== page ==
Almost two months after I've seen this movie, I'm still trying to decide what I think of it. It's certainly effective, accomplishing everything it sets out to do. Robert Eggers is scarily self-assured at the helm of his first feature film, creating an atmosphere of uncanniness and spiritual dread that is unwavering and flawlessly oppressive. If The Exorcist is a horror movie for Catholics, then The Witch is a horror movie for Protestants: Because the individual (not the institutional church) is responsible for tending the garden of the soul, then the ultimate horror is spiritual rot that comes from within, not from without. Eggers's confident writing and directing bring this horror to life, giving us an atmospheric portrayal of a farm whose decaying crops mirror the decay of the family that tends them.
This movie depicts evil, and it's not a safe, Hollywood-ized evil. The fright and anxiety provoked by The Witch are not of the pleasurable sort that humans have treasured ever since the very first campfire spook story. Eggers gives us no showy "power of Christ compels you" theatrics, no toe-to-toe showdown with some impeccably terrifying grotesque. There is only the inexorable withering of a Christian family that is cut off from the vine that nourished and supported it. There is only the final capitulation to satanic temptation: quiet and blackly reasonable.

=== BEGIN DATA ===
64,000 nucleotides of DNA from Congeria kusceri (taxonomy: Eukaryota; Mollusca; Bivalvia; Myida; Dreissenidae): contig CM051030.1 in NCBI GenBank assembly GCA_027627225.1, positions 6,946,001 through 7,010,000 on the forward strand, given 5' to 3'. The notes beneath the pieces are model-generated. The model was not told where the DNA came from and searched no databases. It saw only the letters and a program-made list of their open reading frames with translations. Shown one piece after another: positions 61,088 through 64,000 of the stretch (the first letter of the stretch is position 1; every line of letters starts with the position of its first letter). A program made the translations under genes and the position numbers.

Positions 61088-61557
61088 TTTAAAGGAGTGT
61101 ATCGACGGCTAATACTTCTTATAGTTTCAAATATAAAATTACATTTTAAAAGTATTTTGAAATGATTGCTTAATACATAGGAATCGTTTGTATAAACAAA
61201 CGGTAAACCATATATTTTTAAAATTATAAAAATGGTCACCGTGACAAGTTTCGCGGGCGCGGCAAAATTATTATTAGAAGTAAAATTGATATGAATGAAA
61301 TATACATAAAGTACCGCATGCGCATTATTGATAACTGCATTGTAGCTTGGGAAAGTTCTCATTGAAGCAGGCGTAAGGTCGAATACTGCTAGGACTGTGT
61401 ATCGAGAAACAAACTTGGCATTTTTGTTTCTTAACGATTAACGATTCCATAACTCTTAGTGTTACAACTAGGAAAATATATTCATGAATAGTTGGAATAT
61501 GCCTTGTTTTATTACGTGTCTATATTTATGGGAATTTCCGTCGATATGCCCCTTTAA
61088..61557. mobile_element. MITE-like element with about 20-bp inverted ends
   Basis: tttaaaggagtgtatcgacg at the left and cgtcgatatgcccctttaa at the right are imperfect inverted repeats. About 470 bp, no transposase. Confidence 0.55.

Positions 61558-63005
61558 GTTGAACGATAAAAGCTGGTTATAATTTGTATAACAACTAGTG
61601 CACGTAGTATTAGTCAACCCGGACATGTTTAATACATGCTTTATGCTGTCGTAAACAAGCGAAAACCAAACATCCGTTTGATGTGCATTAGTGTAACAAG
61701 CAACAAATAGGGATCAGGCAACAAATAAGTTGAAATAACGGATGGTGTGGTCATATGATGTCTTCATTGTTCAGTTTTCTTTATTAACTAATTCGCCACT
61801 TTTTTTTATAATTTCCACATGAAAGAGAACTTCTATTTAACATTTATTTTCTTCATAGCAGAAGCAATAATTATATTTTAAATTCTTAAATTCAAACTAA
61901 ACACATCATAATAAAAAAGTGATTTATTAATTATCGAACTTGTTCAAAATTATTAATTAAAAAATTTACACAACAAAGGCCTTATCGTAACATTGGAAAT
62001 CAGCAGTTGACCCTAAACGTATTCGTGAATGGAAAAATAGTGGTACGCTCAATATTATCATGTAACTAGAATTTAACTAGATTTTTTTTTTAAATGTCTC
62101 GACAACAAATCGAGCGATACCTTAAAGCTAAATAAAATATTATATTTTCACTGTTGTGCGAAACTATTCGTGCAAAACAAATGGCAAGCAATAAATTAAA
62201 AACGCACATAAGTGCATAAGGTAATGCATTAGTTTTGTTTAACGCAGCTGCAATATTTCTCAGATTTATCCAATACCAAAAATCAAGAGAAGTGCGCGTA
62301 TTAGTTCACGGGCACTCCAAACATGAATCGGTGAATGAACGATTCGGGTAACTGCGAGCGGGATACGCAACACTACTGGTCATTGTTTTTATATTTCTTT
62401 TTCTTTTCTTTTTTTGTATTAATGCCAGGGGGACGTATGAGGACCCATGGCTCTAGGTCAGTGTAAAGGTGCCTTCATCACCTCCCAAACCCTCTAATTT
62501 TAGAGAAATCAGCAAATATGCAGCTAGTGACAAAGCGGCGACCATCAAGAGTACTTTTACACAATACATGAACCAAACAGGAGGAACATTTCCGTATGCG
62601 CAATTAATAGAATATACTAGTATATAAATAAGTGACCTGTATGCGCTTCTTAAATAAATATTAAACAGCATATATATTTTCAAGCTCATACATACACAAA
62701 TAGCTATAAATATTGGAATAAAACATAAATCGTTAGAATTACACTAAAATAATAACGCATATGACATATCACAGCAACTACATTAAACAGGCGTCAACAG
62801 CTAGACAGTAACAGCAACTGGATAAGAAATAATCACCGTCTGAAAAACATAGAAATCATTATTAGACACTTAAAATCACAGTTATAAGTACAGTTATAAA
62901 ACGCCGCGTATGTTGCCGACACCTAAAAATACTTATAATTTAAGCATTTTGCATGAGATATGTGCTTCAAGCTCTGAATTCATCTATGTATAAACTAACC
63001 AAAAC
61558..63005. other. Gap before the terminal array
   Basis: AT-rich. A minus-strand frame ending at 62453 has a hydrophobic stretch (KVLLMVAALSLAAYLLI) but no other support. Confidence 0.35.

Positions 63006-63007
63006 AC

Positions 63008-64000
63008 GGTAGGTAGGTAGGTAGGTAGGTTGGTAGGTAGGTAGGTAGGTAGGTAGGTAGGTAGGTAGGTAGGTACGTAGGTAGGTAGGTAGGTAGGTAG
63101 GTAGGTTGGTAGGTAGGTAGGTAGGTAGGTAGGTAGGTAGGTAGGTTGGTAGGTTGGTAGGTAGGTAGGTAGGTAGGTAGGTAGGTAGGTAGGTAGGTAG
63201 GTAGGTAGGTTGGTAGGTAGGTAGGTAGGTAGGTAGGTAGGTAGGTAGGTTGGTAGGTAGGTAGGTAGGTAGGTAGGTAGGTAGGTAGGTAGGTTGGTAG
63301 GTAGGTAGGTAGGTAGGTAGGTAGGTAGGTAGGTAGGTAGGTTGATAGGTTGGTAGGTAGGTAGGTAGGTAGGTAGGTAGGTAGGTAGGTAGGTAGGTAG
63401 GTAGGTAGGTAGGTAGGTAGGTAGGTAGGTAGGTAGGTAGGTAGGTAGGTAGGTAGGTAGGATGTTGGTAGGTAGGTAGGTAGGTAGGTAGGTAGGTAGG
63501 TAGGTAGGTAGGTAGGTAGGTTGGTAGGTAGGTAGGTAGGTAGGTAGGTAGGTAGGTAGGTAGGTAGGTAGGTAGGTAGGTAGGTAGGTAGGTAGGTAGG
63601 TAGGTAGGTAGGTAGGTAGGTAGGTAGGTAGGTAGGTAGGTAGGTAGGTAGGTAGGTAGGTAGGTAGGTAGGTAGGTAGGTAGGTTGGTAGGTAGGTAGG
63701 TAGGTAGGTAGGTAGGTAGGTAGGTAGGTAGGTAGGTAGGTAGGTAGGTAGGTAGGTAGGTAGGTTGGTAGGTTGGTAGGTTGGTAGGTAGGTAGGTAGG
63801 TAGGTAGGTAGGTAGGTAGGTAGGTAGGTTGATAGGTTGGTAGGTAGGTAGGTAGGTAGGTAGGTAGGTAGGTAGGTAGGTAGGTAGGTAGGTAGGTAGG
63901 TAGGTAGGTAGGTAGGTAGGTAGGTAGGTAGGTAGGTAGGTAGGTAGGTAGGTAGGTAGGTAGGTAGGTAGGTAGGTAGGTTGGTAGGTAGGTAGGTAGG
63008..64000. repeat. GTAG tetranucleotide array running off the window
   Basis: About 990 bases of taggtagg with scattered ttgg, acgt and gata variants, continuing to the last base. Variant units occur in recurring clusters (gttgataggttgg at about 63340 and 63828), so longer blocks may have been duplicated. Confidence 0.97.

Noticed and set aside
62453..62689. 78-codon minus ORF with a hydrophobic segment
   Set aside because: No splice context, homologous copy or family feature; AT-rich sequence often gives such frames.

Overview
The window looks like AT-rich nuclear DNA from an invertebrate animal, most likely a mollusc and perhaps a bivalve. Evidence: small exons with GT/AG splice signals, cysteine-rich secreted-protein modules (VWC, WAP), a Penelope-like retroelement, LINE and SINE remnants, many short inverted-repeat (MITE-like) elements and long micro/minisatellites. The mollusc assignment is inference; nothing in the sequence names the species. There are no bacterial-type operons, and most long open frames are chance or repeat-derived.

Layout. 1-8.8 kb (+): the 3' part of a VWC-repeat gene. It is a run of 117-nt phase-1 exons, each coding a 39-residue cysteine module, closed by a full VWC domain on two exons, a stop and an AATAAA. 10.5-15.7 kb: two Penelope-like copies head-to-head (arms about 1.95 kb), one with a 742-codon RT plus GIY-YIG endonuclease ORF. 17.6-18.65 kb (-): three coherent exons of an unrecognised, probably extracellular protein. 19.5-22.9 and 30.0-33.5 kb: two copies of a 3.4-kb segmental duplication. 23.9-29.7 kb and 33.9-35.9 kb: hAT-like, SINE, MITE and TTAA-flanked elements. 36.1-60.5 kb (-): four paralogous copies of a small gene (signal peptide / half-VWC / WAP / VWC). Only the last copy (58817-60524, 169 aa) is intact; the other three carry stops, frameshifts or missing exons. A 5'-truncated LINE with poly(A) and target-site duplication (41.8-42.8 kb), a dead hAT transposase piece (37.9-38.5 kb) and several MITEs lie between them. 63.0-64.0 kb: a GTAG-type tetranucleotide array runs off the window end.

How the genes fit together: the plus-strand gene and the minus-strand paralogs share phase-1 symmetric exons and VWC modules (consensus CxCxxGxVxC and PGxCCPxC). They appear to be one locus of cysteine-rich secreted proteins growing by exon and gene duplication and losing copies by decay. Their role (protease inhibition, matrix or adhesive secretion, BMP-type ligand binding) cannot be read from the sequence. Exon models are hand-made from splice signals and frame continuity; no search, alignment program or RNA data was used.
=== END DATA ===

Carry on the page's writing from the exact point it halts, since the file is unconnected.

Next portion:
Is The Witch a successful and well-crafted film? Absolutely. Is it worth seeking out? That is less clear. Certainly, there's value in showing evil as the destructive, disturbing force that it actually is. The greatest trick the devil ever pulled is convincing the world he doesn't exist, as the saying goes; so dragging him into the limelight and refusing to gussy him up with captivating cinematic finery requires both aesthetic discipline and moral discernment. It is good to be reminded that evil is evil, at least in theory. In practice, though, Eggers's film feels uncomfortably real—you may not have witnessed your family being devoured by spiritual darkness in the New England wilderness, but you very likely have heard a soft whisper beckoning you from the shadows to "live deliciously." In this way, watching The Witch feels somewhat akin to watching a rape-sploitation flick such as I Spit on Your Grave. It is good to be reminded of the true horror of sexual assault or utter spiritual ruin, but receiving that reminder by watching a realistic enactment of such things takes us out into deeper seas. Let the viewer beware: here be dragons.